Other running backs of note: Ryan Mathews (11th) lost a lot of playing time in 2014 due to yet another ailment. Still, when he was on the field, his per-snap fantasy points were higher than Jamaal Charles and Le'Veon Bell. We still don’t know exactly how the Eagles’ backfield will shake out, but there’s a good chance that Mathews will earn rotational time, and he could be a strong handcuff. C.J. Spiller (37th) is one of the hottest sleepers this offseason, but he is in a committee in New Orleans, has been banged up (again), and was just as effective in the fantasy game as Ben Tate and Andre Williams. He just may not have the snaps to matter this year in standard scoring leagues.
|Odell Beckham, Jr.||NYG||793||204.00||0.26|
This is a huge surprise to me, as Martavis Bryant was not a player I was a huge fan of in the 2014 NFL Draft. Still, Bryant had an incredible connection with Ben Roethlisberger and was able to capitalize on some stellar targets that led him to be the most valuable wide receiver on a per-snap basis from 2014. He could easily supplant teammate Markus Wheaton as a starter in Pittsburgh, so feel free to draft him and take a chance.
Odell Beckham is an obvious member of this list, playing only 12 games but scoring the fifth-most fantasy points for a wide receiver in 2014. I still don’t buy that he’ll remain this efficient, but he will be valuable.
Other wide receivers of note: Steve Johnson (13th) was only on the field for 305 snaps last year, but he was as efficient with them as A.J. Green and DeSean Jackson. Now he gets to play with Philip Rivers as the Chargers’ starting slot man. That’s huge for his value, and he’s one of my favorite late-round risers. Jaron Brown (26th) was really good for the Arizona Cardinals in 2014 despite being their fourth-string wide receiver and having atrocious quarterback play while Carson Palmer was sidelined. With additional snaps in 2015, he could be sneakily useful; he had the same efficiency as Steve Smith and Golden Tate.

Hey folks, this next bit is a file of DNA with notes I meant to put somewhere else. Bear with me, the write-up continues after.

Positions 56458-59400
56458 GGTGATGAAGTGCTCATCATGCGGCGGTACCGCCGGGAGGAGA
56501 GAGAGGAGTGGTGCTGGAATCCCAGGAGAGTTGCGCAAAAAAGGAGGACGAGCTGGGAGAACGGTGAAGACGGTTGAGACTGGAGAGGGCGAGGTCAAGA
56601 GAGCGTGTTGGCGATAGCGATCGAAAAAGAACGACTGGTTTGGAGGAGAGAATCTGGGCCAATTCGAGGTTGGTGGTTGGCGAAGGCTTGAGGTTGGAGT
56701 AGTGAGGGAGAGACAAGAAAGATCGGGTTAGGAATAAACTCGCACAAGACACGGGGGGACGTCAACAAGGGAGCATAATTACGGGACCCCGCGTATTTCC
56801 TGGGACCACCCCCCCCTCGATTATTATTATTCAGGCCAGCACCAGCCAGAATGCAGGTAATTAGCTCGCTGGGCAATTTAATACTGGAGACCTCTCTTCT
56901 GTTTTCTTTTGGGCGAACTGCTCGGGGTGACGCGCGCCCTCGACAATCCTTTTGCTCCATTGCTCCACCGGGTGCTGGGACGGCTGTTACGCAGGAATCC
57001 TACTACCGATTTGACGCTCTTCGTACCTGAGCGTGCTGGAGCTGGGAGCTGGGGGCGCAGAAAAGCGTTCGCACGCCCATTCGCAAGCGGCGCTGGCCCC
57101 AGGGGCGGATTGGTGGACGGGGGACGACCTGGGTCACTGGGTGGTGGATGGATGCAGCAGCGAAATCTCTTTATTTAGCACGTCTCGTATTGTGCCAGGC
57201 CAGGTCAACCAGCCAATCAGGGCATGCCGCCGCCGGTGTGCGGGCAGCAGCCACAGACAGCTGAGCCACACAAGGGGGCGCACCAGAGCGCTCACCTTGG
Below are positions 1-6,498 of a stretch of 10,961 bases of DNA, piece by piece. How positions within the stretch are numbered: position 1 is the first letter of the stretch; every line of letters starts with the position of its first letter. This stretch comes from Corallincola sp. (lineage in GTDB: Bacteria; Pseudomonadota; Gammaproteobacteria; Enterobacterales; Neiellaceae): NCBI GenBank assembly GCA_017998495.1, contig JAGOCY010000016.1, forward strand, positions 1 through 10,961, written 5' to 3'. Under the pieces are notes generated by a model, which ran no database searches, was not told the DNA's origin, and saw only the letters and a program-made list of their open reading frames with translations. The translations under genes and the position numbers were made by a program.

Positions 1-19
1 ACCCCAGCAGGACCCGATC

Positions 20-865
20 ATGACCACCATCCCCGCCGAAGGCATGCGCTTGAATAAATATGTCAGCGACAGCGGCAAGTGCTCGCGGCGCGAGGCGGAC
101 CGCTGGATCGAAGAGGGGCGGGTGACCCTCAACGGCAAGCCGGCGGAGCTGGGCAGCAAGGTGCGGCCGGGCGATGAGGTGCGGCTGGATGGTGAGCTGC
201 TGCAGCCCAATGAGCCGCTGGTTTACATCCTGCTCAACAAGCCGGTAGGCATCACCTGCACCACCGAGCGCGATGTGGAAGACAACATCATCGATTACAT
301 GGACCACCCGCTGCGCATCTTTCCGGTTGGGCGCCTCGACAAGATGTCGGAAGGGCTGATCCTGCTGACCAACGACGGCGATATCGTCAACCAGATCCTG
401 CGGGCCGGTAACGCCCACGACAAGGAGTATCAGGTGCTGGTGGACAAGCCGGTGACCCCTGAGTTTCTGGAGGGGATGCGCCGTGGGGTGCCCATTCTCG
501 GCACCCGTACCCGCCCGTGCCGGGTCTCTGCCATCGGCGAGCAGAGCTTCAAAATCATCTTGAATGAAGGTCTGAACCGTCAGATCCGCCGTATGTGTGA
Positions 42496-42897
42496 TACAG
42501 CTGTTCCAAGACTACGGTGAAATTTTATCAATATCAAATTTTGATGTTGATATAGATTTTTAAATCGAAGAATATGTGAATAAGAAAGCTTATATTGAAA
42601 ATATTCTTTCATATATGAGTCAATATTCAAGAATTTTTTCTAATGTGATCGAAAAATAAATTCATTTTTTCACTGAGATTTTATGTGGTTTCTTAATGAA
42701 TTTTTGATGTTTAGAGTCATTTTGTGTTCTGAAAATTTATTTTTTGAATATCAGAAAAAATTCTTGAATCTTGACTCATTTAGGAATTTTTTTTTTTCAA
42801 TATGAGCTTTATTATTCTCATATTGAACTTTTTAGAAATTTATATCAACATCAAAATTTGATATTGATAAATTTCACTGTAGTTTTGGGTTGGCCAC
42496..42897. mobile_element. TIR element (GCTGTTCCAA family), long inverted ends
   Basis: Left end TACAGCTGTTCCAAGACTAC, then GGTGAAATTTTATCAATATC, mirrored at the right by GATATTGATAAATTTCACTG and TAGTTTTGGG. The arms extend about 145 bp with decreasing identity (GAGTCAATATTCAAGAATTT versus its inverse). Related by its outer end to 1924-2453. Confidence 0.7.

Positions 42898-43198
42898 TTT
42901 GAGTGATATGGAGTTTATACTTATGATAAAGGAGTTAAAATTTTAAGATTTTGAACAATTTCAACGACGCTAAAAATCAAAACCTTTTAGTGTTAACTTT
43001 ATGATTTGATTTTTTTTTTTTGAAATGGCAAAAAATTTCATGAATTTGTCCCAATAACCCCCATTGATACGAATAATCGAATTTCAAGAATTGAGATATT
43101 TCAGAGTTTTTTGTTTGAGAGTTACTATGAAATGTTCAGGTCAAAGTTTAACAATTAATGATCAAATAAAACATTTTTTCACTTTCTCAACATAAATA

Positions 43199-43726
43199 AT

Rob Gronkowski is the best tight end in the game; we get it already.
More interesting here is how efficient Antonio Gates was last year, despite having his snaps managed to preserve his health. With the same likely to happen this year, he will have to remain efficient to stay fantasy-relevant. He is suspended for the first four games of the season, so I don’t mind letting him fall through the draft, but you should take a waiver wire claim on him before he comes back in Week 5, just in case.
Tim Wright is an unexpected player listed here, but he was a touchdown machine for the Patriots in 2014. A former wide receiver in college, Wright has route-running savvy for a tight end and found creases in the red zone last year. He’s back on his old team -- the Buccaneers -- for 2015, though, and unlikely to earn much playing time behind Austin Seferian-Jenkins. Leave him to the waiver wire.
Other tight ends of note: Josh Hill (sixth) was also a touchdown monster for the Saints last year. Jimmy Graham's departure creates a void on the New Orleans offense, and Hill could see major upside as a valuable target for Brees if he doesn't stay stuck behind Benjamin Watson all season. Jason Witten (25th) is aging, but I didn’t think he was aging this quickly. He is one of a few tight ends who regularly earn more than 1,000 snaps a year, but he was often a decoy or blocker in 2014. He's not done for just yet and hopefully 2015 is a bounce-back, but there are no guarantees.